Eli Lil­ly wins a quick OK for new sar­co­ma drug olara­tum­ab

Richard Paz­dur, FDA

Eli Lil­ly has won an ac­cel­er­at­ed FDA ap­proval of its soft tis­sue sar­co­ma drug olara­tum­ab with set of pos­i­tive re­sults from a small mid-stage study. Lil­ly plans to sell the drug as Lartru­vo to a slice of pa­tients for front­line use  — the first such ap­proval to come along in decades for this dis­ease.

The drug tar­gets PDGF re­cep­tors which cause tu­mor growth.

The agency’s green light comes just a month af­ter the EU’s CHMP of­fered a pos­i­tive opin­ion about a sim­i­lar move in Eu­rope, set­ting up a like­ly transAt­lantic sweep for Lil­ly, which has been pour­ing re­sources in­to its on­col­o­gy pipeline in re­cent years.

The FDA ap­proved the drug, on­ly its 18th OK so far this year, in com­bi­na­tion with dox­oru­bicin among pa­tients who can’t be treat­ed by ra­di­a­tion or surgery and in a group with a type of STS that can be treat­ed with the chemo an­thra­cy­cline.

“For these pa­tients, Lartru­vo, added to dox­oru­bicin, pro­vides a new treat­ment op­tion,” said Richard Paz­dur, MD, di­rec­tor of the Of­fice of Hema­tol­ogy and On­col­o­gy Prod­ucts in the FDA’s Cen­ter for Drug Eval­u­a­tion and Re­search and act­ing di­rec­tor of the FDA’s On­col­o­gy Cen­ter of Ex­cel­lence. “This is the first new ther­a­py ap­proved by the FDA for the ini­tial treat­ment of soft tis­sue sar­co­ma since dox­oru­bicin’s ap­proval more than 40 years ago.”

Lil­ly, which has be­gun to rack up a few new drug ap­provals af­ter a long drought in the clin­ic, was able to present stats show­ing that the me­di­an sur­vival rate for pa­tients hit 26.5 months for the com­bo com­pared to 14.7 months for pa­tients who re­ceived dox­oru­bicin alone. In­ves­ti­ga­tors al­so post­ed a me­di­an pro­gres­sion-free sur­vival time of 8.2 months for the com­bo com­pared to 4.4 months for pa­tients who re­ceived on­ly dox­oru­bicin. Tu­mor shrink­age reg­is­tered at 18.2 per­cent against 7.5 per­cent.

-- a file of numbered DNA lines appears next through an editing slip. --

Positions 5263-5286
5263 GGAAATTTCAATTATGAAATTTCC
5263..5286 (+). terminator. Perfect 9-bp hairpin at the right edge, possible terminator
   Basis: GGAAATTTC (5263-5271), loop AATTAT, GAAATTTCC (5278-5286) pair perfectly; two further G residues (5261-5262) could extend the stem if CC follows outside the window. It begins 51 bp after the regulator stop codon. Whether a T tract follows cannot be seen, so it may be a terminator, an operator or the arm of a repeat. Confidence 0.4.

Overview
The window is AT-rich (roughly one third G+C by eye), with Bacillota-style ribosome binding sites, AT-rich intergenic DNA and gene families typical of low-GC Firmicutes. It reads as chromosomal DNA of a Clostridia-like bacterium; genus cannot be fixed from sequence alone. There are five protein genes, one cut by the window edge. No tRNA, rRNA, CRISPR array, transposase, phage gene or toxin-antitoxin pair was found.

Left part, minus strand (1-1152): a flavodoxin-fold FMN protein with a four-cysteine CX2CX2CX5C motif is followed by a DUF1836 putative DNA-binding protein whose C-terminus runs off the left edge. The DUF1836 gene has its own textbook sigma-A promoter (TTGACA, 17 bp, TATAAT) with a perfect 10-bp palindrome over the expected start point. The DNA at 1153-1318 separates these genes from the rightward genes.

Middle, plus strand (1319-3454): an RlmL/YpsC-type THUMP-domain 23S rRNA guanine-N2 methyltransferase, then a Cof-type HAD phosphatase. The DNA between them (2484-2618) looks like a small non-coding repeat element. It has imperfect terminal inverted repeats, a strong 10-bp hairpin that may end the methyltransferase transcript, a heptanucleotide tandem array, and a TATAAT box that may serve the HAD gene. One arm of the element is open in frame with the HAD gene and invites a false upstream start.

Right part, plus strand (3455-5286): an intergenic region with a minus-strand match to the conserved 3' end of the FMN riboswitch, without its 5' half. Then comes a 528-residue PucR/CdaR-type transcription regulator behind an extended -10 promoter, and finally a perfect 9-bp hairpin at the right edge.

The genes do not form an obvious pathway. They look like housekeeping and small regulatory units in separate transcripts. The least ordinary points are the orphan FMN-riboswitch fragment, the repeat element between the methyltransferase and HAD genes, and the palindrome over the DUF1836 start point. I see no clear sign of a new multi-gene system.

This OK marks an­oth­er im­por­tant step for­ward for Lil­ly, which had been a peren­ni­al lag­gard in R&D. Lat­er this year Lil­ly will fol­low up with its lat­est round of Phase III da­ta for solanezum­ab, its big ex­per­i­men­tal ther­a­py for Alzheimer’s. Most an­a­lysts ex­pect mixed da­ta at best as Lil­ly looks to break the lock on new Alzheimer’s meds af­ter a decade-long run of fail­ures.

Back in March Lil­ly won an ap­proval for the pso­ri­a­sis drug Taltz (ix­ek­izum­ab) and still faces a de­ci­sion on baric­i­tinib for rheuma­toid arthri­tis as well as the CDK 4/6 drug abe­maci­clib, now sched­uled to wrap a Phase III next year as Lil­ly is forced to wait for the full da­ta set.

M&A: a crit­i­cal dri­ver for sus­tain­able top-line growth in health­care

2021 saw a record $600B in healthcare M&A activity. In 2022, there is an anticipated slowdown in activity, however, M&A prospects remain strong in the medium to long-term. What are future growth drivers for the healthcare sector? Where might we see innovations that drive M&A? RBC’s Andrew Callaway, Global Head, Healthcare Investment Banking discusses with Vito Sperduto, Global Co-Head, M&A.

Abortion-rights protesters regroup and protest following Supreme Court's decision to overturn Roe v. Wade. (AP Photo/Gemunu Amarasinghe)

Fol­low­ing SCO­TUS de­ci­sion to over­turn abor­tion pro­tec­tions, AG Gar­land says states can't ban the abor­tion pill

Following the Supreme Court’s historic decision on Friday to overturn Americans’ constitutional right to an abortion after almost 50 years, Attorney General Merrick Garland sought to somewhat reassure women that states will not be able to ban the prescription drug sometimes used for abortions.

Following the decision, the New England Journal of Medicine also published an editorial strongly condemning the reversal, saying it “serves American families poorly, putting their health, safety, finances, and futures at risk.”

AstraZeneca's new Evusheld direct to consumer campaign aims to reach more immunocompromised patients.

As­traZeneca de­buts first con­sumer cam­paign for its Covid-19 pro­phy­lac­tic Evusheld — and a first for EUA drugs

AstraZeneca’s first consumer ad for Evusheld is also a first for drugs that have been granted emergency use authorizations during the pandemic.